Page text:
Posted in: Baseball

Alex Rodriguez’s Charity Gave One Just Percent Of Donations To Charitable Causes

Alex Rodriguez Charity

Alex Rodriguez’s charity gave just one percent of its income to actual charitable causes — and was eventually stripped of its tax exempt status.

The charity, the A-Rod Family Foundation, raised $403,862 in 2006 with a poker tournament that included Jay-Z. But the IRS reports that just one percent actually reached charities.

They saw $5,000 go to Jay-Z’s Shawn Carter Scholarship Fund, while just $90 went to a Little League baseball team in Miami, reports Yahoo! Sports.

After Rodriguez’s foundation stopped filing financial reports with the IRS, it was stripped of its tax exempt status — though the foundation still tells people on its website that it is a nonprofit organization.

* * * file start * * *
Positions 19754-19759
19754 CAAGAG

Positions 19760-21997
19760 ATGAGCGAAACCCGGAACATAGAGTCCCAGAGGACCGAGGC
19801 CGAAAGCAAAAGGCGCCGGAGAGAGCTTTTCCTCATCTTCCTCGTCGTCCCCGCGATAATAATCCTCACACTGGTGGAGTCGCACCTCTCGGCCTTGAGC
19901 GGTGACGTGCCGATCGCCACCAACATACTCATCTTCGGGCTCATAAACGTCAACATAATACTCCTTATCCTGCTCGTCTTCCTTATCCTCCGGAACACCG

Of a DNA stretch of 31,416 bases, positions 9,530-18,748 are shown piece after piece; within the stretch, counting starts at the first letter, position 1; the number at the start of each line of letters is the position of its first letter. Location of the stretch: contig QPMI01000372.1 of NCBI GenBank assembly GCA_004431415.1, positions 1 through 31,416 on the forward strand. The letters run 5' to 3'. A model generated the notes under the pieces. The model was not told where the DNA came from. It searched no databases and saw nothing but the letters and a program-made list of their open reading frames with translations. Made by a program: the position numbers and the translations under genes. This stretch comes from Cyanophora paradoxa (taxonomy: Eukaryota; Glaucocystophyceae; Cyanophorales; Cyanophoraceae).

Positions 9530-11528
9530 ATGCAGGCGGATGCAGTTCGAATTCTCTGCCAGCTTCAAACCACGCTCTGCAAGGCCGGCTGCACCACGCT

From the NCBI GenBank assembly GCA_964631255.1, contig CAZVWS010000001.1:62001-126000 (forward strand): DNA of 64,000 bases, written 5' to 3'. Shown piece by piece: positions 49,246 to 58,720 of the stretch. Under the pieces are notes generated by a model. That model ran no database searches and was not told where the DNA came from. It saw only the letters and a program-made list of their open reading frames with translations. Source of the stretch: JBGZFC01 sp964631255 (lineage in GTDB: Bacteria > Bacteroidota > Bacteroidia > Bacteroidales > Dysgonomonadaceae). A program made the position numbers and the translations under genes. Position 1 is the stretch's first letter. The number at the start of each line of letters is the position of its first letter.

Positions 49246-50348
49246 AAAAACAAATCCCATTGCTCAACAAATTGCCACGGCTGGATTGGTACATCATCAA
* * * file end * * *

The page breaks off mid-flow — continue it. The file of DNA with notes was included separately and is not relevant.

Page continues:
But Alex Rodriguez is not the only athlete whose charity work was, well, less than charitable. Dodgers pitcher Josh Beckett’s foundation gave 37 percent of its revenues, while Ravens receiver Anquan Boldin’s foundation barely passed 17 percent to charities.

Sports Illustrated notes that there is plenty of irony regarding A-Rod’s charity woes. When he launched the organization, Rodriguez’s aim was to reverse bad publicity he received after he was outed as a member of an underground poker club. Therefore, he founded the charity — which started a celebrity poker tournament with Jay-Z.

He explained in an interview at the time:

“I got in some trouble for poker last year, so why not turn it around and raise some money for the children?”

The only problem? Only one percent of the proceeds are accounted for. The allegations surrounding A-Rod’s charity also come as rumors swirled again that the Yankees shortstop used performance enhancing drugs. There is also a rumor going around that the Yankees are trying to terminate their contract with him.

Are you surprised to hear that Alex Rodriguez’s foundation gave just one percent of its proceeds to actual charities?

[Image by Keith Allison (originally posted to Flickr as AAAA8732) [CC-BY-SA-2.0], via Wikimedia Commons]

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